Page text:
GMP regulates the approach to manufacturing which enables companies to eliminate or minimize errors, mix-ups and contamination. Most people are not aware of GMP, or how the FDA enforces regulations for food production and nutritional supplements/drugs production.
The regulations that GMP preside over are those relating to sanitation, cleanliness, recordkeeping, personnel qualifications, complaint handling, process validation and equipment verification.
As most GMP requirements are quite open-ended, this flexibility allows a business owner to interpret the requirements in a way that makes sense for their own business. Further information is published in the Federal Register by the FDA. In detail GMP consists of judging:
Buildings and Facilities
Buildings must be of a suitable size, design and construction for the placing of equipment including for proper cleaning and maintenance, floors and ceilings must be in good repair.
Lighting and ventilation should be sufficient for personnel. Toilet and washing facilities should be sufficient for sanitary cleaning of operation and for personnel needs.
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Equipment that is portable should be stored in a sanitary way. Utensils and equipment used in production must be of appropriate design, workmanship and material to avoid corrosion or mixing with other dirt, lubricants or sanitizing agents.
The personnel performing the functions and supervising have the necessary education and training. Appropriate protective gear should be worn and cleanliness should be appropriate. Food or drink consumption and tobacco used is limited to designated areas.
Raw materials must be treated and stored to prevent their contamination from other materials or from the sun, moisture, heat or cold. Materials should be stored in closed boxes off the floor. They should be labeled in respect to control status and lot identity. They should be tested so as to disallow contamination.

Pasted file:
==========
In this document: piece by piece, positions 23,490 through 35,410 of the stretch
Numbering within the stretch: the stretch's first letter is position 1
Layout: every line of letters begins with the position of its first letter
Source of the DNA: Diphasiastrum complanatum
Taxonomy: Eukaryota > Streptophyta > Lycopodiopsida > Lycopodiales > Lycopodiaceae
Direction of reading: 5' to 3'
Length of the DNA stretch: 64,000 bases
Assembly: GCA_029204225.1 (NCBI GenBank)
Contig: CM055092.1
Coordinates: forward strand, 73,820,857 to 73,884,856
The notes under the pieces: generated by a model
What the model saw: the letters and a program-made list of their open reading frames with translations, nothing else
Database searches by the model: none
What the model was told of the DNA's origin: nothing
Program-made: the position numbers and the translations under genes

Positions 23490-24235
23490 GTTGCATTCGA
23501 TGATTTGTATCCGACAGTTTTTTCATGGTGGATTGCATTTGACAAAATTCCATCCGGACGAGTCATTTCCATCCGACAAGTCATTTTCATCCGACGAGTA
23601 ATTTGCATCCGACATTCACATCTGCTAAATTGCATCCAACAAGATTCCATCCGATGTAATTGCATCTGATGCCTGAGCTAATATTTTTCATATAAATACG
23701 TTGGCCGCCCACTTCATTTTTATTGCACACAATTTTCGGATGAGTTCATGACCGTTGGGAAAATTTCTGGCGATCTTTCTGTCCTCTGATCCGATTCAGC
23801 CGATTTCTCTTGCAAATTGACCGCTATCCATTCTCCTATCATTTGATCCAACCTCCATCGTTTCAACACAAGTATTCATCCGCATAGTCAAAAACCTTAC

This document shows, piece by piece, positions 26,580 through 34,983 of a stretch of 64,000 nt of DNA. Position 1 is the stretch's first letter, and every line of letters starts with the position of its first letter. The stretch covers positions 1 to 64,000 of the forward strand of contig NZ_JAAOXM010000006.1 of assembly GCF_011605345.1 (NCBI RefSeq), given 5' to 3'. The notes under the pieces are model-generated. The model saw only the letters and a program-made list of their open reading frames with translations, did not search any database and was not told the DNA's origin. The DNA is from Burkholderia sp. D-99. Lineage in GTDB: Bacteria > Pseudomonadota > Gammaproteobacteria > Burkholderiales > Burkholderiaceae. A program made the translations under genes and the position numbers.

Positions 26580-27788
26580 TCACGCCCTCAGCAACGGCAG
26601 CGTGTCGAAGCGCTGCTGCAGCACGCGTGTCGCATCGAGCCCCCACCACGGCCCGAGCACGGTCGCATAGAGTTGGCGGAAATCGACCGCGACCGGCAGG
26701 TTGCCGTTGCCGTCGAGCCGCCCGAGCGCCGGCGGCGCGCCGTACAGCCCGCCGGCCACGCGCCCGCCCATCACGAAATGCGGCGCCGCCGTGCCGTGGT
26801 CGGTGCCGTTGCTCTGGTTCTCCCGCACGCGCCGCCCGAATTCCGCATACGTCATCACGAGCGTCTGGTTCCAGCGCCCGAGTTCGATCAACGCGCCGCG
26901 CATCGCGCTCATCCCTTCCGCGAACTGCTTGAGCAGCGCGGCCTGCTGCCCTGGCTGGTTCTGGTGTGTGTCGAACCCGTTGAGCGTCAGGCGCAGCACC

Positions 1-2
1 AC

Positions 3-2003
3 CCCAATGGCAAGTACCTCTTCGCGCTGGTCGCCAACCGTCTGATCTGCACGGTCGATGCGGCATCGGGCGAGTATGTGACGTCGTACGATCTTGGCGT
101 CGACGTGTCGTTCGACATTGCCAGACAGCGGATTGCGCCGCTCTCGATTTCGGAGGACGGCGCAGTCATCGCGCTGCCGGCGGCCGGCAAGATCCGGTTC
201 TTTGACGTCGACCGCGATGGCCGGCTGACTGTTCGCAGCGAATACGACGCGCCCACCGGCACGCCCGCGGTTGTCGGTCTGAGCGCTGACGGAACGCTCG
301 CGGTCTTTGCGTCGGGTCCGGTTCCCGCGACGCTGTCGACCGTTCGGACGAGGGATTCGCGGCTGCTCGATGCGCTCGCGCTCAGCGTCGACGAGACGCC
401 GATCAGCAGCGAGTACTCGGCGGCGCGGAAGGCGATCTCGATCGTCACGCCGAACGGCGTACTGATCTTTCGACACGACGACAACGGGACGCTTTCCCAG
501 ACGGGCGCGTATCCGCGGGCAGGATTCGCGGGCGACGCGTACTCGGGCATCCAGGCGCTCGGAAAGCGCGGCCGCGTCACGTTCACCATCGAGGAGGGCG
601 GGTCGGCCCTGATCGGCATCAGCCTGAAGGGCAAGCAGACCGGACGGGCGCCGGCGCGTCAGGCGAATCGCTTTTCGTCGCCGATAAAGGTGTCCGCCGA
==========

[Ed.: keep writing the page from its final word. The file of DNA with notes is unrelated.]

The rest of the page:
Ask if manufacturing and control been established, and written instructions included. Equipment should be clean and approved. Samples should be taken to prevent contamination. Measuring and weighing should be checked by a second person and containers should be properly identified, (labeling should be accurate). The equipment for filling of batch is labeled regarding batch identification and control status.
Raw materials should be tested. Samples of batch materials and finished products should be kept stored under conditions where they can be re-tested. The water supply should be tested conformance with microbiological and chemical-analytical specifications. Fresh samples should be kept to predict the adequacy of microbial contamination over time.
Check if control records are kept about raw materials and primary packaging materials, documenting disposal of materials. Document the kinds, lots and quantities of materials used. Document the manufacturing of batches and finished products, (product sampling, lab controls, test results and control status. Distribution must also be recorded in terms of documenting shipments.
As well as statement of identity, the name of the product and net contents the label should also include necessary warnings. Also there should be on the information panel a list of ingredients and directions for safe use of product.
The firm should maintain a detailed complaint file.
Audits tend to be carried out by experienced auditors who will typically have a four year’s science degree or experience in food manufacturing.
Auditors will complete the audit checklist and the audit report. An exchange of information can occur that will help the business to identify any weaknesses it needs to improve upon.
Members earning an A can immediately apply for certification and for the right to use the GMP mark, whilst members earning a B may receive it following written evidence of improvements upon deficiencies. Those who have earned a C will need to pass through a second audit.